The College of William and Mary is more popular than ever among prospective scholars. The 2014-15 school year marks the 11th consecutive year in which the College has received a record number of applicants for admission.
Approximately 14,950 prospective students applied this year. However, even with a growing number of students applying, administrators said they have not drastically changed the admissions process in terms of how they review applications.
“I think that the commitment to the review process has not changed per se,” Interim Associate Provost for Enrollment and Dean of Admission Tim Wolfe ’95 M.Ed. ’01 said. “It certainly requires more time and can sometimes take a little longer than before to account for more applications. But fundamentally, that philosophy of how we view applications has not changed in any significant way recently.”
Wolfe said he thinks several factors have led to the increase in the applicant pool.
“Over the years, we have developed a very sophisticated prospective student communications platform,” Wolfe said. “I think that’s one component, and then I think our campus visitation opportunities continue to be a very strong part. So, to me, those two things would be the biggest factors but, in this profession, it’s always hard to point a finger at any one particular factor.”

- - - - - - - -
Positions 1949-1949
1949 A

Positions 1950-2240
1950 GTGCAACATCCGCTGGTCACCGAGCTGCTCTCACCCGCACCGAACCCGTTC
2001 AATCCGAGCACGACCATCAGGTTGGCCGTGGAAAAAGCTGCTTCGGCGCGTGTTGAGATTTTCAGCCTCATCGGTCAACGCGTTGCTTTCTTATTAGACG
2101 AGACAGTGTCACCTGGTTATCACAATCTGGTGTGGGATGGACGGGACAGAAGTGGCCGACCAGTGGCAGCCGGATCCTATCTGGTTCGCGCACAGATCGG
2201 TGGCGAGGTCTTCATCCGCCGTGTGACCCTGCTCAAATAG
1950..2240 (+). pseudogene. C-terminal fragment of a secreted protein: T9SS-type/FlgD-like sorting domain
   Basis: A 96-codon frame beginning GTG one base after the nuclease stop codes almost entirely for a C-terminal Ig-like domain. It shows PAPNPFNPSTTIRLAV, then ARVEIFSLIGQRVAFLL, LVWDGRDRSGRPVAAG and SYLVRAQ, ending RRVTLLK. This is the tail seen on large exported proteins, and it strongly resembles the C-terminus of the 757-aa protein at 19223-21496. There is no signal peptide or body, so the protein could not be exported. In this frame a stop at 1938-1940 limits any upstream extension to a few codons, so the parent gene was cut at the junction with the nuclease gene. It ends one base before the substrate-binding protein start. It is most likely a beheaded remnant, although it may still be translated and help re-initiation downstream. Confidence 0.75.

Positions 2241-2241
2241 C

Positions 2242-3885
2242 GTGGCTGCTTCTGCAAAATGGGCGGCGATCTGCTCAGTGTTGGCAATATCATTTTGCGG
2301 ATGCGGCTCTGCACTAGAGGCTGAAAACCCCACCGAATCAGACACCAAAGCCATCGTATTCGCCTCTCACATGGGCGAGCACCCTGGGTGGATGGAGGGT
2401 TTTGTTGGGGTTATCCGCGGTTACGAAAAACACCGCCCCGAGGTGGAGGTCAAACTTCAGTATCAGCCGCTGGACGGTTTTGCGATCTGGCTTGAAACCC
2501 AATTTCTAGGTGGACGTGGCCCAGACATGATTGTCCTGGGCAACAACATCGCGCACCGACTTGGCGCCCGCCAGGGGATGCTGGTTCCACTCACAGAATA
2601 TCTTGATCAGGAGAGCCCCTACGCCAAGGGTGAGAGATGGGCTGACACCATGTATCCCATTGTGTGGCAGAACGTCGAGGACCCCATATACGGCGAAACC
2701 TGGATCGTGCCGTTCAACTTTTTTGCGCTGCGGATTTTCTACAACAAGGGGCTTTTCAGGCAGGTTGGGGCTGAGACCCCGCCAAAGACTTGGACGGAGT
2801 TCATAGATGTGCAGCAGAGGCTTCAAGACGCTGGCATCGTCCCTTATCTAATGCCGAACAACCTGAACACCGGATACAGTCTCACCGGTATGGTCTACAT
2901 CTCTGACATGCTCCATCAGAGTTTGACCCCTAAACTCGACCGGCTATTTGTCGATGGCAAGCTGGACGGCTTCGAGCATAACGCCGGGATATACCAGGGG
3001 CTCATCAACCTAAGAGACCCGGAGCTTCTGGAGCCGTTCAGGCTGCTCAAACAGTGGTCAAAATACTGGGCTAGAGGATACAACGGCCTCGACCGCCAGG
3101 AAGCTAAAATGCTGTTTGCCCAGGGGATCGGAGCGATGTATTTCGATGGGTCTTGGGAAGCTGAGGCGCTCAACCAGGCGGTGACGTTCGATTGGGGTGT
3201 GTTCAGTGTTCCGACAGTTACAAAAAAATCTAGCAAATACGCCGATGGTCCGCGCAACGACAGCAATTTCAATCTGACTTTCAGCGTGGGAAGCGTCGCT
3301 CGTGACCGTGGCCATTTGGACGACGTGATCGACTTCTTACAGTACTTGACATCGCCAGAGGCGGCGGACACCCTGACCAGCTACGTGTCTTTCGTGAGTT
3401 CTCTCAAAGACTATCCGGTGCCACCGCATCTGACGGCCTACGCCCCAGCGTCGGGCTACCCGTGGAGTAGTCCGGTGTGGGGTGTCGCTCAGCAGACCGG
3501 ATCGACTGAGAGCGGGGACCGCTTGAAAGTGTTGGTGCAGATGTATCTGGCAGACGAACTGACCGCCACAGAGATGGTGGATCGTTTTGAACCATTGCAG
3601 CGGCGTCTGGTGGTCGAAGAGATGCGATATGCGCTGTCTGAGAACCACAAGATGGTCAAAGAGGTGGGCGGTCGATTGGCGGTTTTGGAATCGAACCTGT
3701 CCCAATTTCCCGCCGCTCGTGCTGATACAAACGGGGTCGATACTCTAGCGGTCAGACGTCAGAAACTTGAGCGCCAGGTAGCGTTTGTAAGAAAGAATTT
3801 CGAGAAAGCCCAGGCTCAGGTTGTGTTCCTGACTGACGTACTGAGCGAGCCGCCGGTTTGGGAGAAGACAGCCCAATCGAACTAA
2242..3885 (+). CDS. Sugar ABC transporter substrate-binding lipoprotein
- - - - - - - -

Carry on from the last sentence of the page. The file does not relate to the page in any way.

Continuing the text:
The 2013-14 school year marked the first time that the College, and numerous other schools across the country, completed the application process utilizing the new version of the online Common Application. During this time, the Common App came under criticism from numerous high school students for website glitches and bugs. This year, Wolfe said the quirks appear to have been ironed out and the application process has been much simpler.
“The first year [of using the new version of the Common App] had its own share of hurdles and challenges,” he said. “It was also the first year that our office began reviewing applications on a primarily paperless process. So last year had its challenges along the way in making those things work. This year has worked in a fantastic way and what we’ve found is the processing of applications — the completion of them, and matching up, as more and more schools are submitting transcripts electronically — has been a smoother process.”
Some students, including Eliot Bacon ’17, prefer the online application.
“Wireless applications give access to a broader variety of students and sends universities information once instead of four times for the same information,” Bacon said.
Beyond online admissions, some students cite the nature of the College itself as the reason for an increase in the number of applicants over the past 11 years.
“I feel like it’s a result of a growing awareness in education quality and prestige that goes along with William and Mary’s name,” Wave Langston ’15 said. “At heart, it’s a small state school and I think that carries along some expectation with it.”